How You Can Gain Engineering Experience as Teens
I’m Bored in the House, and I’m in the House Bored
Okay, so you’re bored in quarantine. You can’t go outside, you can’t find much to do, but you want to do something. Something to spend your hours on, to work so passionately that you get consumed by it for weeks.
For engineers and aspiring high school engineers, finding a project can be one of the most daunting and confusing processes. Sure, you know what to do once you understand what to do courtesy of the Engineering Design Process, but how to pick a topic? How to make use of all of the knowledge that you have in a fun, practical way?
Today, we’re going to explore the many types of engineering education available to high schoolers and how you can get involved today.
In terms of the opportunities available to high schoolers, there are a few categories in which they will generally fall under:
Engineering/Robotics Teams -- these are FRC teams, VEX teams, StellarXplorers, often affiliated with a large organization such as the school or the community
Personal Projects -- these will be purely projects you work on by yourself, possibly with a few friends. These will be very DIY-style.
Research -- A mix of the above two. You’ll have a set goal but have much more flexibility in the direction.
Engineering & Robotics Teams
The first, and probably the most prominent, category are established teams and local organizations that aim to promote engineering education and outreach. While the differences between these teams are great, with FRC and VEX teams focusing on building robots that perform a specific task, while other teams such as StellarXplorers go further into space system simulations.
The Ultimate Robotics Team -- FIRST Robotics
FIRST, or “For Inspiration and Recognition of Science and Technology”, is a global organization headquartered in Manchester, New Hampshire that aims to inspire students in engineering and technology fields. Though there are multiple branches such a s FIRST Tech Challenge and FIRST Lego League Challenge, the FIRST Robotics Competition, or FRC, will be the opportunity usually available to high schoolers.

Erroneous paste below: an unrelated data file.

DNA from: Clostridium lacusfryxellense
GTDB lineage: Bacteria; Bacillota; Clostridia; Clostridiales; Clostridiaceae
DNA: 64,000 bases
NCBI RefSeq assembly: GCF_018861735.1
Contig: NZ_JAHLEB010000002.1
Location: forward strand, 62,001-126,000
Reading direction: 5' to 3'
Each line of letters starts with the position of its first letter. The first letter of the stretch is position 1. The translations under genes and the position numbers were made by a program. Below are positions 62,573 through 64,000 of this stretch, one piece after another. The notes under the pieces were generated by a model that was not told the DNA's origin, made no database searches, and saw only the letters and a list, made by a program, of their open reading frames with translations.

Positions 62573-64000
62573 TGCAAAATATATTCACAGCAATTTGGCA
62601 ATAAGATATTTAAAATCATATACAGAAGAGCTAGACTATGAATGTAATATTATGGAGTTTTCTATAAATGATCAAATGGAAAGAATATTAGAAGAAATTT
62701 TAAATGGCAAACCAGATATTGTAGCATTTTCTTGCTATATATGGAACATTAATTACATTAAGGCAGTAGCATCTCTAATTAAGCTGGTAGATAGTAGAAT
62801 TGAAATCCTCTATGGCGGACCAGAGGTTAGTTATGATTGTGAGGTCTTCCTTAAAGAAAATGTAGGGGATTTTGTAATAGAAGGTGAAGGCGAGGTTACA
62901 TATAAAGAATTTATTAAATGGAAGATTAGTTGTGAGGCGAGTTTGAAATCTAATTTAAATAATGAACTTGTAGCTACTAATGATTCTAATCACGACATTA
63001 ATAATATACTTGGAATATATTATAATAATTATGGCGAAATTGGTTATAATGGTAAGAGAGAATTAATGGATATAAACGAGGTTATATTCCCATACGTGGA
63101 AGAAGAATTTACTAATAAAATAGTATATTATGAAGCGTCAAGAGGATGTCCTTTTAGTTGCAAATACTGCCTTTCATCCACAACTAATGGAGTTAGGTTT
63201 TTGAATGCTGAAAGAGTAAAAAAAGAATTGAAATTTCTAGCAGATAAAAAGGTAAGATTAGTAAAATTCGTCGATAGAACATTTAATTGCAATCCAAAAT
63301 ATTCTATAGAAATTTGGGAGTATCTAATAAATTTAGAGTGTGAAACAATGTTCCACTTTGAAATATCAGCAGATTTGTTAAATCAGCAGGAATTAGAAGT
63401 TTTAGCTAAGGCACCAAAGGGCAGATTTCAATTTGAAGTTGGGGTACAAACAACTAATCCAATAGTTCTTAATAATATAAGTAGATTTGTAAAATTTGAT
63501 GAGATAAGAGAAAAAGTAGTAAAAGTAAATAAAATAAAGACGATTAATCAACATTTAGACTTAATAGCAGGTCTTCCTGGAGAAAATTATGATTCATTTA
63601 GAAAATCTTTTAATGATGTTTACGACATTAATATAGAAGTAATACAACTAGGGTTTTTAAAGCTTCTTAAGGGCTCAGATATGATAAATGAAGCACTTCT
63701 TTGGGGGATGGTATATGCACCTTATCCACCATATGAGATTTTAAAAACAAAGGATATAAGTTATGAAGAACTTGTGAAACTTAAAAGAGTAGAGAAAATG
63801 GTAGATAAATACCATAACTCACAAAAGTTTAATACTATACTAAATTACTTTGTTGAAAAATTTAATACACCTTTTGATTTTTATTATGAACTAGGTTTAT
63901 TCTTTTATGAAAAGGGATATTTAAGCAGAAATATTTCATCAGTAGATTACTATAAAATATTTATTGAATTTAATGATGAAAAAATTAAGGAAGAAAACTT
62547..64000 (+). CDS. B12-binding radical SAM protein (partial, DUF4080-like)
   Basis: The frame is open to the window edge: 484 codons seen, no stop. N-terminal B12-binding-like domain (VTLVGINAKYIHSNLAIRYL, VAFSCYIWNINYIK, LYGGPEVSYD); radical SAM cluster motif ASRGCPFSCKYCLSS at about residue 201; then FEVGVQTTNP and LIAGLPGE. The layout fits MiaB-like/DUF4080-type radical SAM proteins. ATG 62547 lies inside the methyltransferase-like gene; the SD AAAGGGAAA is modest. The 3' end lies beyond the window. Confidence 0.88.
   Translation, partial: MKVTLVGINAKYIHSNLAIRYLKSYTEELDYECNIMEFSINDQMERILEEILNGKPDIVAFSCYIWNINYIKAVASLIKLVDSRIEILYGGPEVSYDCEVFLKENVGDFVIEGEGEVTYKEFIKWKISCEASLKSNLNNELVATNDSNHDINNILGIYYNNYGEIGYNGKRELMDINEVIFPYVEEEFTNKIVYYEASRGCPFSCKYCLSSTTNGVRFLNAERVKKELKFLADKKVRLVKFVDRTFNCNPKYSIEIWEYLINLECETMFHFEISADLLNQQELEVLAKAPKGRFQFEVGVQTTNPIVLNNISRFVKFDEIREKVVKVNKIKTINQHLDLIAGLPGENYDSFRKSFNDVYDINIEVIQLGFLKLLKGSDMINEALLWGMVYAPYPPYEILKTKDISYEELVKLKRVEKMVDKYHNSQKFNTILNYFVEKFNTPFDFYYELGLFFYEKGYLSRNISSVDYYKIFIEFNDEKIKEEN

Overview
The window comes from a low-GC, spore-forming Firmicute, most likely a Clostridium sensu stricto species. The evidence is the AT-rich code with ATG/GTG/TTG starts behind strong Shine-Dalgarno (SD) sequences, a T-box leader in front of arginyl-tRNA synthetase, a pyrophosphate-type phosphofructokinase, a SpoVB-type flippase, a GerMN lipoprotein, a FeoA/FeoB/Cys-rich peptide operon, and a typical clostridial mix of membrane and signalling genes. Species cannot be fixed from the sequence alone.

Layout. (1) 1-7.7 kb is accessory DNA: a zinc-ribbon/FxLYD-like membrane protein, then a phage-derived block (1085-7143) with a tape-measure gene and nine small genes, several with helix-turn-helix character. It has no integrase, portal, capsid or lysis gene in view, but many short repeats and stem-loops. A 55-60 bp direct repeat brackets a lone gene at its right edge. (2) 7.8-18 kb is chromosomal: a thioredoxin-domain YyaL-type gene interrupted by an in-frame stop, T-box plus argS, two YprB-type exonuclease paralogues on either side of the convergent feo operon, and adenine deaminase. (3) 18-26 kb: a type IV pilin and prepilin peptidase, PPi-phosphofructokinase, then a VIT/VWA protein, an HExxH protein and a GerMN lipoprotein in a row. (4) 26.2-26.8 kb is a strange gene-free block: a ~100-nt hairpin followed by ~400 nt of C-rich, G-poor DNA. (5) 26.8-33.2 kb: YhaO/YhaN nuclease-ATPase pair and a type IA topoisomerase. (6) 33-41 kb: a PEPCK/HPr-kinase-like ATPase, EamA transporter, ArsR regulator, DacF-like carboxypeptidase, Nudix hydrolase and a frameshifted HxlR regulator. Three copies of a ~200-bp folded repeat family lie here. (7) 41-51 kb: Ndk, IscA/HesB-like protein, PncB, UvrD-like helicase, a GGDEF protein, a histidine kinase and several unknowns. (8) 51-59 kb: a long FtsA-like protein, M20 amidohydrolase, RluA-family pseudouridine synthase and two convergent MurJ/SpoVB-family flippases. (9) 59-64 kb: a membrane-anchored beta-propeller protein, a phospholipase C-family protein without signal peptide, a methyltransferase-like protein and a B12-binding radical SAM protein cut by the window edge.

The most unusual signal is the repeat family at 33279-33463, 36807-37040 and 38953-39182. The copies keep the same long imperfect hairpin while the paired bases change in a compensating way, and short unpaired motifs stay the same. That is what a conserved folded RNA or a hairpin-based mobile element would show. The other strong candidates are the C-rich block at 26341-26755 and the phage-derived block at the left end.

For some background, FIRST was founded in 1989 by multi millionaire inventor and entrepreneur Dean Kamen with physicist and MIT professor Woodie Flowers to increase the number of students in engineering careers. It was aimed to combine the excitement of sports with the potential of science and technology. Over the decades, it has expanded, holding dual Championship events in Houston and Detroit in April at the culmination of every season.
To outsiders, the FIRST Robotics Competition may seem like a poor representation of true industrial engineering, and merely a functional prototype that may or may not be acceptable in professional conditions. And they’re completely correct -- though teams strive to increase the quality of their robots, the time and resources required to build and code a full quality-controlled robot is simply impossible for high schoolers. Instead, FRC offers the closest experience to “real-world” engineering and allows students to learn from industry engineers and experts directly to sharpen their skills in preparation for college.
Additionally, the FIRST Robotics Competition opens up the administrative aspect of the engineering industry with team divisions focused on business, marketing, funding, and public outreach. Famously, teams have built fully functioning prosthetic arms, ventilators, and wheelchairs for underprivileged populations, using their skills not just to win awards on the field but for the betterment of civilization.